Jerry Colangelo and his Impact on Free Agency
One of the primary reasons for optimism surrounding the Sixers’ decision to hire Jerry Colangelo as the chairman of basketball operations is that the signing seems to indicate the Sixers will be more active in free agency.
It’s something Sixers head coach Brett Brown has said rather directly.
That’s all well and good. After going 46-191 over the last three seasons, most would welcome an influx of NBA-level talent.
It’s also important to keep expectations in check, especially when discussing the impact Jerry Colangelo can have in attracting top talent.
Sure, Colangelo’s league-wide reputation, the draw of his association with USA Basketball, and the contacts one would accumulate after spending parts of five decades in the game of basketball, all should be valuable tools in the Sixers’ ability to get free agents to sit down at the negotiating table.
But those expectations need to be tempered. Free agents, after all, still chase primarily two things: money, and the chance to compete for a championship.
The Sixers have money. Tons of it, with just over $24.5 million guaranteed for next season, per BasketballInsiders.
The problem is, the NBA caps what a team can offer a free agent, limiting it to just 25 percent of the salary cap for players with 0-6 years of experience in the league. And, with the salary cap jump from $70 million this year to an estimated $90 million this summer, the Sixers are not uniquely positioned as a team with an abundance of salary cap space.
That brings that second consideration to the forefront.
With so many teams holding money to play with this summer, combined with the existing rules allowing teams to go over the salary cap to bring back their own free agents, providing an environment in which free agents can realistically see themselves competing for a championship will become the primary selling point teams will have to convince top-tier free agents to sign on the dotted line.
The Sixers simply cannot make a compelling offer for the brightest names in free agency, whether it’s Jerry Colangelo, Jerry Rice, or Jerry Seinfeld making the sales pitch.
So cross Kevin Durant and LeBron James off your shopping list. Cross DeMar DeRozan and Mike Conley off that list, too.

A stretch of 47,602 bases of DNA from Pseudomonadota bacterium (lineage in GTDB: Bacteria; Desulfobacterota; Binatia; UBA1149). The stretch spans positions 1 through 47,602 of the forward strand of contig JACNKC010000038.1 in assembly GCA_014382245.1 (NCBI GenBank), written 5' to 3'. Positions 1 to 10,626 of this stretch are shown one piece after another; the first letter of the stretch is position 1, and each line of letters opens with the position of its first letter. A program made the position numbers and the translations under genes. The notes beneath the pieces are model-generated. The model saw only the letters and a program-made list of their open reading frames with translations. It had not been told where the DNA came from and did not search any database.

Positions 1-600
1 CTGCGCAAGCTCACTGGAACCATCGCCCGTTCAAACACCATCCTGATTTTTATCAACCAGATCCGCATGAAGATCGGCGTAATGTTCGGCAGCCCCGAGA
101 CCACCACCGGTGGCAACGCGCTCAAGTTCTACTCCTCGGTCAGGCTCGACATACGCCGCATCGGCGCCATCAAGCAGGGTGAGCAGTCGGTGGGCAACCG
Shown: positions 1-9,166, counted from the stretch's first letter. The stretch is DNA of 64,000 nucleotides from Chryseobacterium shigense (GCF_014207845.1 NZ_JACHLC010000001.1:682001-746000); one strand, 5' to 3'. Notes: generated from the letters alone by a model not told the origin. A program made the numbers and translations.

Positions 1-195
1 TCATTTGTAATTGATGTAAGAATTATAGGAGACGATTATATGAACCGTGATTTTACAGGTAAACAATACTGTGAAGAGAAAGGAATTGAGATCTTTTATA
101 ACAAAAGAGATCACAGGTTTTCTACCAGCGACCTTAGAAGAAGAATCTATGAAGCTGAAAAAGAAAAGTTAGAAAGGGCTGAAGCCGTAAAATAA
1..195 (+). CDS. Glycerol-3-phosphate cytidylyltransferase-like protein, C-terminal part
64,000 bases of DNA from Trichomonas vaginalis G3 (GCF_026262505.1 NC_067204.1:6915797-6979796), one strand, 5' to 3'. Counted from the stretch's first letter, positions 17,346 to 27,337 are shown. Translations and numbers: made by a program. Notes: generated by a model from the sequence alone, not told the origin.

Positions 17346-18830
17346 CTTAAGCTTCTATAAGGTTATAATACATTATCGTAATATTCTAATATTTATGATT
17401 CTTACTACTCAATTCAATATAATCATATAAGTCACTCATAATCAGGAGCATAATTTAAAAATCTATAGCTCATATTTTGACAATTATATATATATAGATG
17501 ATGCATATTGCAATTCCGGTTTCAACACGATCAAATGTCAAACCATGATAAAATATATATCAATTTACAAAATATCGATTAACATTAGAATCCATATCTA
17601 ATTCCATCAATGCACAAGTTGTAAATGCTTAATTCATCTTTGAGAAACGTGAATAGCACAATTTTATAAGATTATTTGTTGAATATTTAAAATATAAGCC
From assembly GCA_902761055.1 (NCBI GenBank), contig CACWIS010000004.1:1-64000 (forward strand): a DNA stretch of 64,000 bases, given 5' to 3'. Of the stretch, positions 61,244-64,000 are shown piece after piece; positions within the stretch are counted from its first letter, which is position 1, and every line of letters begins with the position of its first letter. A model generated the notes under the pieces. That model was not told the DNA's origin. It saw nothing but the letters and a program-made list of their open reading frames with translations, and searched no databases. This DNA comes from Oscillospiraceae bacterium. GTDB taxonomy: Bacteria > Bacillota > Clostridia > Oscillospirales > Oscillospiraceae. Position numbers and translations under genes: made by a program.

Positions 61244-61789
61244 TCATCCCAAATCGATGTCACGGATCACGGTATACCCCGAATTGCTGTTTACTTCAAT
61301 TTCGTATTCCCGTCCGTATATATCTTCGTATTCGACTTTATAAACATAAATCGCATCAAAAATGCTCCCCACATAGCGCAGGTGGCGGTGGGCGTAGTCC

(It’s also worth noting that pursuing guys like Durant, James, Derozan or Conley wouldn’t be a deviation from what the team has done in the past. Pursuing star-level players was always something the team was interested, as shown by the team requesting a meeting with Jimmy Butler and Kawhi Leonard last summer).
Where Colangelo’s impact would, conceivably, come in is on that lower tier of free agents, the guys who would not typically command a maximum level contract.
ESPN NBA Analyst Chris Broussard joined 97.3 ESPN last week to talk about the impact Colangelo could make in free agency. In there, Broussard talked about drawing free agents to Philly:
“Before Colangelo gets there they would’ve had to overpay tremendously to get any free agents of note. Okay now thats not the case, Colangelo has restored their reputation and they may be able to get a good free agent or two to come there to Philly.”
Let’s make one thing clear: the Sixers will still have to overpay to get a free agent to come to Philadelphia. In fact, most teams do. The only, incredibly rare, instances where free agents take less money is when joining a team with ready-made stars and an infrastructure in place to compete right away. That doesn’t define the Sixers, even with the addition of Colangelo.
Paying, and paying more, is still the Sixers’ primary selling point.
But there’s one key point of distinction. The goal is to overpay, but to overpay market value, not overpay future contributions.
It’s one of the goals of analytics, in all sports. To find players who the league may be undervaluing their future growth and potential impact. It’s the point of scouting, to unearth hidden gems who can grow and contribute more in the future than most expect. It’s a goal in the hiring of a guy like Colangelo, who can use his decades of experience to predict who might, with a change of scenery or role, be able to take on a bigger role than most predict he will.
The NBA has a weird set-up. Their employees have a very limited amount of time to maximize their earning potential, one of the few fields where your value decreases as you gain experience. They limit what players can make early in their career with rate-controlled rookie contracts, then limit the options players have with their second contracts by instituting restricted free agency.
When players realistically have the chance to move in free agency for the first time in their career, many of whom will have to wait 9 years to do so, don’t expect players to take less money to go to a team that doesn’t have a realistic chance at competing in the short term. Don’t expect free agents to give up earning potential and winning potential just because of Jerry Colangelo’s reputation and good will.
Instead, hope Colangelo’s relationship with agents will get them at the table. Hope the combination of Sam Hinkie and Jerry Colangelo can determine which player can improve more than most expect, and that they can identify pieces that bring out the most in each other.
Overpaying is still the reality of the Sixers’ situation. Just hope they overpay wisely.
Derek Bodner covers the 76ers for Philadelphia magazine. Follow @DerekBodnerNBA on Twitter.